Both western red cedar and the more common eastern red cedar grow with the same habits. Prune either species with the same tools and guidelines. Although cedars are evergreen, as with deciduous trees, the major growth spurt happens in spring. Trimming just before that new growth begins puts less stress on the tree. Both cedars normally develop internal dead zones in the canopy, with new needles budding only on the outer branches. Cutting back into the dead zone kills limbs and could kill the tree.
Raise the lower cedar canopy by lightening limbs rather than removing them. To increase mowing space beneath large cedars, cut away up to one third of the branches on a large limb. Prune back to the branch collar (the swelling at the base of the branch).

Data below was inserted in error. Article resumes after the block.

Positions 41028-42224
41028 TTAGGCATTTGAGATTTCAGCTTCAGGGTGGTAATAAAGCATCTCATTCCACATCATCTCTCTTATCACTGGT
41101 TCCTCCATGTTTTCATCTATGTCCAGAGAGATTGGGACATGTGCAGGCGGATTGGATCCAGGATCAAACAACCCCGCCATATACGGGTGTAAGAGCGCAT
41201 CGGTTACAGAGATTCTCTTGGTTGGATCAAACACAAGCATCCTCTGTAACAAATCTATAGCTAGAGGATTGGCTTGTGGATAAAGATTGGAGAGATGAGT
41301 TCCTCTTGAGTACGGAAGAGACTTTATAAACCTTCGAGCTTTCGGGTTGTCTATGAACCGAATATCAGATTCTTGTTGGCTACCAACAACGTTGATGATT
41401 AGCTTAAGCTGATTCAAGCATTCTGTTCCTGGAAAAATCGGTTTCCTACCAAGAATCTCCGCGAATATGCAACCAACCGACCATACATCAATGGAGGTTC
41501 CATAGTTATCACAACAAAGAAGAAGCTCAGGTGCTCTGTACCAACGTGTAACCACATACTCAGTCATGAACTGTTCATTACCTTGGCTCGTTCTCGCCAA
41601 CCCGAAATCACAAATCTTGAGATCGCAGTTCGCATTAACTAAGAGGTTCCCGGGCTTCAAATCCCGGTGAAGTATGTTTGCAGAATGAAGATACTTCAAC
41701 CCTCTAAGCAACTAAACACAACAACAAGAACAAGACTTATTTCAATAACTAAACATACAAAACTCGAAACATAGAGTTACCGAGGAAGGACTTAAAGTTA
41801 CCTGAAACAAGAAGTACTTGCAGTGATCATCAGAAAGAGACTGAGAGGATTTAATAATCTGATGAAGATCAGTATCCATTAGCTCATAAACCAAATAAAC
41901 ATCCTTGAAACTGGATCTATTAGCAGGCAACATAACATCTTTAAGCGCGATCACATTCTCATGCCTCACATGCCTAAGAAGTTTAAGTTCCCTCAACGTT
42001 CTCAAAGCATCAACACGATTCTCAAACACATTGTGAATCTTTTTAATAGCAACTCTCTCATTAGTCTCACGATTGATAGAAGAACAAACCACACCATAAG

Prune the outer foliage of cedars in early spring before deciduous trees leaf out. Only an outer layer of the canopy--about six to 12 inches thick--contains green and renewable leafy tissue. Shear back half of that layer with hedge clippers without damaging the tree. New growth slowly covers the gaps and stubs left by trimming.
Reduce the size of the tree by selectively cutting branches instead of shearing, to keep a more natural look. Cut back the leading tips of limbs to the base of the next green side shoot.
Control the height of the tree by cutting back the top no more than 20 percent of the tree's total. Since this creates temporary gaps in the upper canopy, use this method for taller trees where the damage won't be seen. Where tops are easily visible, prune only half the depth of the green canopy layer.
Cut broken cedar branches back to the next healthy branch junction. If no green growth shows on the branch stub, cut back all the way to the cedar's trunk. Bare branches do not recover.